The grounds of the Carton Estate in County Kildare are a popular location for a leisurely stroll. I love getting here at dawn when the morning mist frequently hangs over the grasslands and the still waters of the Rye Water Lake reflect the various trees that line its banks.
In this post, I’m going to present some of the photos of these trees that I’ve taken during my early morning excursions to Carton. Now, I’m no dendrologist, so I’m afraid my descriptions of the trees I photographed will be limited to ‘Yup, that’s definitely a tree alright’. I may be able to say if it’s ‘big tree’ but that’s about it I’m afraid.
I think the photo above illustrates why I love coming here early in the morning. The perfectly still waters of the Rye Water Lake create a perfect mirror image of the lakeside tree and its surroundings.
A light mist hugs the surrounding grassland and three ducks swim into the frame at just the right moment to help complete the shot. The colours in the sky at this time are often quite stunning with pastel hues of amber and pink providing an attractive backdrop to the scene.
This composition illustrates the effectiveness of leading lines. In this case, the winding “S” shaped pathway gently leads the viewer to the mist shrouded tree.
I can also confirm that this is indeed a ‘big tree’. It also has a trunk, many branches and a lot of leaves. Maybe I’m getting the hang of this dendrology thing after all!
Often it’s the simple compositions that work the best. In this case, the simple left to right diagonal of the path again leads the eye to the tree. The scene is uncluttered and minimalist.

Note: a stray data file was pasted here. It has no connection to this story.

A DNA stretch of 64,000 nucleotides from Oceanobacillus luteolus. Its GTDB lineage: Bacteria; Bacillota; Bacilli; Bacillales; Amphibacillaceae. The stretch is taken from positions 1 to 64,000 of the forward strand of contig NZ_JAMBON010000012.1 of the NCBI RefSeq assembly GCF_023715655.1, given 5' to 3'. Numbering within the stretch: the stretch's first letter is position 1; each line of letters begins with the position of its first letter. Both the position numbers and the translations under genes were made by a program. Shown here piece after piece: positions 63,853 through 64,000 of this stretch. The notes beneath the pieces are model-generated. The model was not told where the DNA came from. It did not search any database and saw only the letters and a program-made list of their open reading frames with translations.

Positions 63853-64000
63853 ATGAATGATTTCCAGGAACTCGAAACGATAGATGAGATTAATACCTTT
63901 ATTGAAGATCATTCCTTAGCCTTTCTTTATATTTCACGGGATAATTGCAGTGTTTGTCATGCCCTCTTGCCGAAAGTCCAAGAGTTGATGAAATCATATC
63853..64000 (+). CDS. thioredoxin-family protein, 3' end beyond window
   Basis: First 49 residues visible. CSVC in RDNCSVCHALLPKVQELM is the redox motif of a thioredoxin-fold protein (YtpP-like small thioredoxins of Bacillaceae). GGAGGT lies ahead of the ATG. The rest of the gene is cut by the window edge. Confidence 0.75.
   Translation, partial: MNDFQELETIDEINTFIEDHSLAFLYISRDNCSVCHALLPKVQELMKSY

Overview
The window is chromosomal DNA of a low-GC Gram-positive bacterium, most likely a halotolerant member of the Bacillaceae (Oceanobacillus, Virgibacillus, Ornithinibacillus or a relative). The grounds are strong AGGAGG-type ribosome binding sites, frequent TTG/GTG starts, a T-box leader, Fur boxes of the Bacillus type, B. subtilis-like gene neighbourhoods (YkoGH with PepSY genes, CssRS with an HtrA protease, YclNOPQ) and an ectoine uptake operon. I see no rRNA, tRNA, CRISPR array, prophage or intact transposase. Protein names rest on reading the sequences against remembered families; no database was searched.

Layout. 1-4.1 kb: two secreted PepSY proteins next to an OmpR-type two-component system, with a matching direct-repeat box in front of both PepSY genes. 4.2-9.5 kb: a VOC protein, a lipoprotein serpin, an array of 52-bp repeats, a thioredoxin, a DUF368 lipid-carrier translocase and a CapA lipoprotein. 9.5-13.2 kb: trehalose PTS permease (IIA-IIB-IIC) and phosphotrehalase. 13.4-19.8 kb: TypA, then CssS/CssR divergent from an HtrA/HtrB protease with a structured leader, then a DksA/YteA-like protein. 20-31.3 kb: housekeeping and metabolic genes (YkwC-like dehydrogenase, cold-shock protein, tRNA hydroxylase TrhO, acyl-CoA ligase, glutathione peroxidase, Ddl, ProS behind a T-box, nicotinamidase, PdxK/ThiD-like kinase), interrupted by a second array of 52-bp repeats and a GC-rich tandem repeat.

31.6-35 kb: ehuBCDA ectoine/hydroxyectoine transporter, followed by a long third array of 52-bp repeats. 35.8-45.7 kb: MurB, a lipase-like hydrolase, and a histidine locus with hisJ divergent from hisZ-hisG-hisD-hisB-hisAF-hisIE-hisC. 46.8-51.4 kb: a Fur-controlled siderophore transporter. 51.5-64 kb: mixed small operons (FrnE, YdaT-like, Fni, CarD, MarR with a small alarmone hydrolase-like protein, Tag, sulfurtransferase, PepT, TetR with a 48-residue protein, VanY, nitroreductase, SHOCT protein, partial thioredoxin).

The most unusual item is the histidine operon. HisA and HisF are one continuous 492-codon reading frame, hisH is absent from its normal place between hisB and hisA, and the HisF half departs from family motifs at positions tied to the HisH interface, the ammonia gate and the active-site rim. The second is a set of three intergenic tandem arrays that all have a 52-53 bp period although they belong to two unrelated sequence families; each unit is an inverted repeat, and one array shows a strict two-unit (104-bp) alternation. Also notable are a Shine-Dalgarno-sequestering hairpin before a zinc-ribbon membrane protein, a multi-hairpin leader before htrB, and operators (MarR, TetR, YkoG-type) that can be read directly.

Shortly after taking this shot, a wayward golf ball from the nearby course missed my head by about three inches. Who ever said landscape photography isn’t a dangerous activity? I required several medicinal whiskeys in the bar of the Carton House Hotel to recover from the shock.
I took this shot shortly after sunrise on a chilly Winter morning. Back-lit subjects can be very difficult to capture due to the huge differences in exposure from the darkest to the brightest areas.
In this case I took three bracketed exposures. I then blended them together in post production in order to record as much detail as possible.
If you look to the left of centre in the frame, you can see the tree that featured in the first shot. Maybe I’m not so bad at identifying trees after all. For those interested, that first tree was a ‘small tree’ by the way.
I actually studied French and History at nearby Maynooth University many years ago but never once made the twenty minute walk to the Carton Estate. I must have been far too busy drinking beer studying very diligently and engaging in deep discussions about eighteenth century French literature with my fellow scholars.
You can see more of my photography from around Ireland in the gallery section.